The divide between sales and marketing that Gary Vee highlighted gets expressed in many ways. But most often there appears to be some stereotypical gender divide sitting implicitly behind the clash of sales and marketing.
Is this more fantasy than reality? The latest EMR marketing salary survey attracted a roughly 60:40 split of male and female respondents – but this does not stop it being imagined as a gender divide time and time again. Also consider that Gartner suggests sales is still very much a man’s world. Food for thought.
- As one commentator put it ‘sales are from Mars and marketing from Venus’.
- The marketing department quickly becomes decorative (as in ‘the colouring in department’) against the essential manly drive of sales.
- It’s the ‘balls-out boys’ and ‘have-a-go heroes’ facing off against the ‘tits and teeth department’.
- Or the breadwinners pitted against the cost centre.
- And sometimes it’s the hunters – sniffing blood and closing in for the kill – against the gatherers – strategically taking the long-term view by planting and nurturing crops (aka leads).
Behind such rabid imaginings lies a very real divide in the relationship between sales and marketing.
Let’s forget the name calling – it’s time to find common ground rather than over-emphasise differences.
What’s needed is marketing alignment.
So, you hit the supermarket – you’ve got half an hour to do the weekly shop before you need to pick up the kids.
Place your pound in the slot and off you go – the clock is ticking.
You’ve chosen the trolley with the wonky wheels and, instead of gliding through the aisles, you’re going nowhere fast.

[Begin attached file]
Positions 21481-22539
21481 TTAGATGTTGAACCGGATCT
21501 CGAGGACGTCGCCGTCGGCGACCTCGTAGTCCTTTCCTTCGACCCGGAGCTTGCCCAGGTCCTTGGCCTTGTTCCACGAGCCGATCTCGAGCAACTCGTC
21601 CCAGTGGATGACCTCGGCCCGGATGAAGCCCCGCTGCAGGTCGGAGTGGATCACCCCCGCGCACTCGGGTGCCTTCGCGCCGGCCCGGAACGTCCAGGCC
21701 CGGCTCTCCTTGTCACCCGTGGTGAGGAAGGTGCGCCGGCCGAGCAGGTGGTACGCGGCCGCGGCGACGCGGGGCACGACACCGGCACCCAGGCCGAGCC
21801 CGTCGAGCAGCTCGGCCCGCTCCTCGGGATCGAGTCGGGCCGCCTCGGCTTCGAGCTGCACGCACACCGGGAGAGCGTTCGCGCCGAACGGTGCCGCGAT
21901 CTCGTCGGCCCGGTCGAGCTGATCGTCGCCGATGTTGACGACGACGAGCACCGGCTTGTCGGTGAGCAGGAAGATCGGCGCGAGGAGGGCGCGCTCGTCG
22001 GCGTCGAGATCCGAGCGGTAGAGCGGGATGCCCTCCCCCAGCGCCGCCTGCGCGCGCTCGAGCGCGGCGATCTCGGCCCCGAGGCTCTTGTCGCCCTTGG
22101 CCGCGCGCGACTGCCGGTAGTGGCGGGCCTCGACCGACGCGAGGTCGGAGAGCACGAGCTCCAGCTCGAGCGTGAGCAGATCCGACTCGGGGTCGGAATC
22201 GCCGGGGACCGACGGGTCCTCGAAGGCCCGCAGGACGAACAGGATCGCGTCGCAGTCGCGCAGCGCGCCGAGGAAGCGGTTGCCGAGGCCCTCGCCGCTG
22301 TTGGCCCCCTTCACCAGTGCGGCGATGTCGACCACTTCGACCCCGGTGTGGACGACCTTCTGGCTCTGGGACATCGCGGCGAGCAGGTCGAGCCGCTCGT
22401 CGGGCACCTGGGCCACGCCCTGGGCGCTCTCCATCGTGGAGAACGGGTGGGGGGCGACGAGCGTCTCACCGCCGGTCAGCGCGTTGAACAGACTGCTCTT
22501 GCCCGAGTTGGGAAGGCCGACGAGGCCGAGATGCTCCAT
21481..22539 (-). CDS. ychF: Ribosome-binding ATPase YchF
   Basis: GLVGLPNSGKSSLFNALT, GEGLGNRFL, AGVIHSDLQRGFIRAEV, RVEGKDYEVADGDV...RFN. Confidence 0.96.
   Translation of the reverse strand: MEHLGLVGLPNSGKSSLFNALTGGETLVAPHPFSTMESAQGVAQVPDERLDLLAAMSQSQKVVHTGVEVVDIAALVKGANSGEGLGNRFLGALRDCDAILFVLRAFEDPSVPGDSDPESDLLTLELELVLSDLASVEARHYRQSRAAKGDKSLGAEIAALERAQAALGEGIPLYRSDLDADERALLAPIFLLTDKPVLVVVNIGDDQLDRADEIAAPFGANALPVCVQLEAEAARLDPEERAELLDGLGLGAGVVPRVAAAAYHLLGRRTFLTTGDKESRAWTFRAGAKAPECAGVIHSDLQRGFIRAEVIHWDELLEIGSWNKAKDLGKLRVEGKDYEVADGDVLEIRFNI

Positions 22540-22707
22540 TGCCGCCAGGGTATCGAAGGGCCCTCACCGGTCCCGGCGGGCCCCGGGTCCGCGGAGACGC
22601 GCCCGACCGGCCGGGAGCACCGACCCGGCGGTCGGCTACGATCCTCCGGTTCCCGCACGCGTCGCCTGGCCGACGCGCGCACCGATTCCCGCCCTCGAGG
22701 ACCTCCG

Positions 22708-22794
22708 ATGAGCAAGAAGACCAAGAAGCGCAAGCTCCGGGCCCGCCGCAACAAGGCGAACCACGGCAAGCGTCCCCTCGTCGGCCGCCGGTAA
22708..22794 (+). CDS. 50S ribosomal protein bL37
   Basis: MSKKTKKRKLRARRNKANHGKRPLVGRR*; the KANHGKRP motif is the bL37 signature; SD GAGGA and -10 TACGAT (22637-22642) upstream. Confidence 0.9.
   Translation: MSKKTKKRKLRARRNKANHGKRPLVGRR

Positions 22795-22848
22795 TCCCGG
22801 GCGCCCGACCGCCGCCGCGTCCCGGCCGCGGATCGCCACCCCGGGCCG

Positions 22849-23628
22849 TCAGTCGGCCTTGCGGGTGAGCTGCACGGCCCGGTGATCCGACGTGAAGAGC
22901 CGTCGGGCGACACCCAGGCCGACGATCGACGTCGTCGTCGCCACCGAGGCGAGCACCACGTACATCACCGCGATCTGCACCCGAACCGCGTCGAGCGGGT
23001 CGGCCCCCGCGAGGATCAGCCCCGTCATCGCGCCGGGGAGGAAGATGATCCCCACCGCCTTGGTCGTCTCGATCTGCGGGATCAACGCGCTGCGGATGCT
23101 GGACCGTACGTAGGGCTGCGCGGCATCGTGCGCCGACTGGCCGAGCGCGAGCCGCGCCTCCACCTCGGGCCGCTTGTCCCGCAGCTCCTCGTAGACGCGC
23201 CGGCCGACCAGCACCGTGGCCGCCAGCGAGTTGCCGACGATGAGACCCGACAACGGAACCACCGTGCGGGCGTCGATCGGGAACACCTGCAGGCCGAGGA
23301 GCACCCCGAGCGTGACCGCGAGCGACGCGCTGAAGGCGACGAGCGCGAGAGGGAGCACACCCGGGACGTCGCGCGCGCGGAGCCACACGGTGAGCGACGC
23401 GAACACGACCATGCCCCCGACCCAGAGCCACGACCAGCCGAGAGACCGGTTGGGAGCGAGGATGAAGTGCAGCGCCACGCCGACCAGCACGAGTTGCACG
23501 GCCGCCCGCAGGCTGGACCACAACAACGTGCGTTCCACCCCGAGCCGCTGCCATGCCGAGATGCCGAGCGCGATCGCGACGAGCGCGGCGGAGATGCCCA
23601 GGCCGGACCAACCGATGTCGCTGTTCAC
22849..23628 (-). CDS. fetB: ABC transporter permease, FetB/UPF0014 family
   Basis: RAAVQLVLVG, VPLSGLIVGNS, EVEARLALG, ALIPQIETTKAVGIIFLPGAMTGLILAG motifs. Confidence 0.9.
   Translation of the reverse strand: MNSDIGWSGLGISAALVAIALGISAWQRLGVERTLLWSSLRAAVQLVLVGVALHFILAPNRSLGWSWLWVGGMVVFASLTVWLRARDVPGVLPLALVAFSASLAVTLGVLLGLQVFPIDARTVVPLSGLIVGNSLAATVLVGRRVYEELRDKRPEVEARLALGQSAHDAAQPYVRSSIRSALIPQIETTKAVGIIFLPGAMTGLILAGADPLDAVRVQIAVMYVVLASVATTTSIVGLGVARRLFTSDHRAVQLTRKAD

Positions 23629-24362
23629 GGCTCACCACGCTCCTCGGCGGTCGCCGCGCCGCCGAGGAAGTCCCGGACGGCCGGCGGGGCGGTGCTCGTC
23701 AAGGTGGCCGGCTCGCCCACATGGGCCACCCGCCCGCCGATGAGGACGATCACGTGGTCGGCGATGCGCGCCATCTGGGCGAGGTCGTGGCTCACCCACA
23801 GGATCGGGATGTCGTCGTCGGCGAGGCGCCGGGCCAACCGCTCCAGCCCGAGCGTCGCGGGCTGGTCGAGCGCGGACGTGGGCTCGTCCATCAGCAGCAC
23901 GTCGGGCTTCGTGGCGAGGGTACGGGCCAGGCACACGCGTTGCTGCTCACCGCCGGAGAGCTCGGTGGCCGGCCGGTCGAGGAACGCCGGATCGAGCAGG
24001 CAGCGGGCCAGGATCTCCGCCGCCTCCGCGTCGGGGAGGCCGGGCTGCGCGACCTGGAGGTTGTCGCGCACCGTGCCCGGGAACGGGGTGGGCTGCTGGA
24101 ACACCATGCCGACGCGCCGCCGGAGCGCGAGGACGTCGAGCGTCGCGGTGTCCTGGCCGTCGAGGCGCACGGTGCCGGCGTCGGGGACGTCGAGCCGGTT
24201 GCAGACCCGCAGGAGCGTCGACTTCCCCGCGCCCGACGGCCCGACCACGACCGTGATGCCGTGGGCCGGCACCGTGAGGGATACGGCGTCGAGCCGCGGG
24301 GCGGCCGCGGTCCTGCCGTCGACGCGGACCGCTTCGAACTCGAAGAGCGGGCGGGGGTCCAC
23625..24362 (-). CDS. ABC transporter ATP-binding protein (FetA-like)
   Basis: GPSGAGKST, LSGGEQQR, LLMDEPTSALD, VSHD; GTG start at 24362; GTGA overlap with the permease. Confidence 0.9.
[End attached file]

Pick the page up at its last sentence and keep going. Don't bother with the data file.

This is a metaphor for sales and marketing alignment (so at least some good has come from it): when all four trolley wheels are aligned you can navigate your way around Asda in no time.
Put like that sales alignment is a no-brainer: so why do we still feel we need to crack heads?
Because so many misperceptions are still in play.
thinksmarketing has a superiority complex.
And marketing thinks sales neither gets nor respects what it does.
- Sales are instantly measurable and quantifiable.
Its activity is directly tied to revenue.
Some aspects of marketing can be tough to measure.
Activities such as branding are not directly tied to revenue.
hasdifferent KPIs, metrics and motivators to marketing.
Marketing is much less likely to receive compensation for its part in securing sales.
isaccused of not following up on leads generated.
Marketing is accused of not generating the ‘right’ leads.
- Sales teams and marketing teams often sit separately.
And they also often meet and report separately.
- Marketing and sales often share opposed views of how the sales funnel works.
And there can be a lack of synergy in their respective definitions of what is a qualified lead at each stage of the funnel.
- And, of course, both departments can play the ‘blame game’:
‘Mistakes were made (but not by me).’
There’s a lot to pick your way through there.
But better to be eyes wide open and have a good idea of what needs to be tackled. That’s the first step in your road towards effective sales and marketing alignment.
So… where to next?
Tune in – more coming in our Sales and Marketing alignment series soon.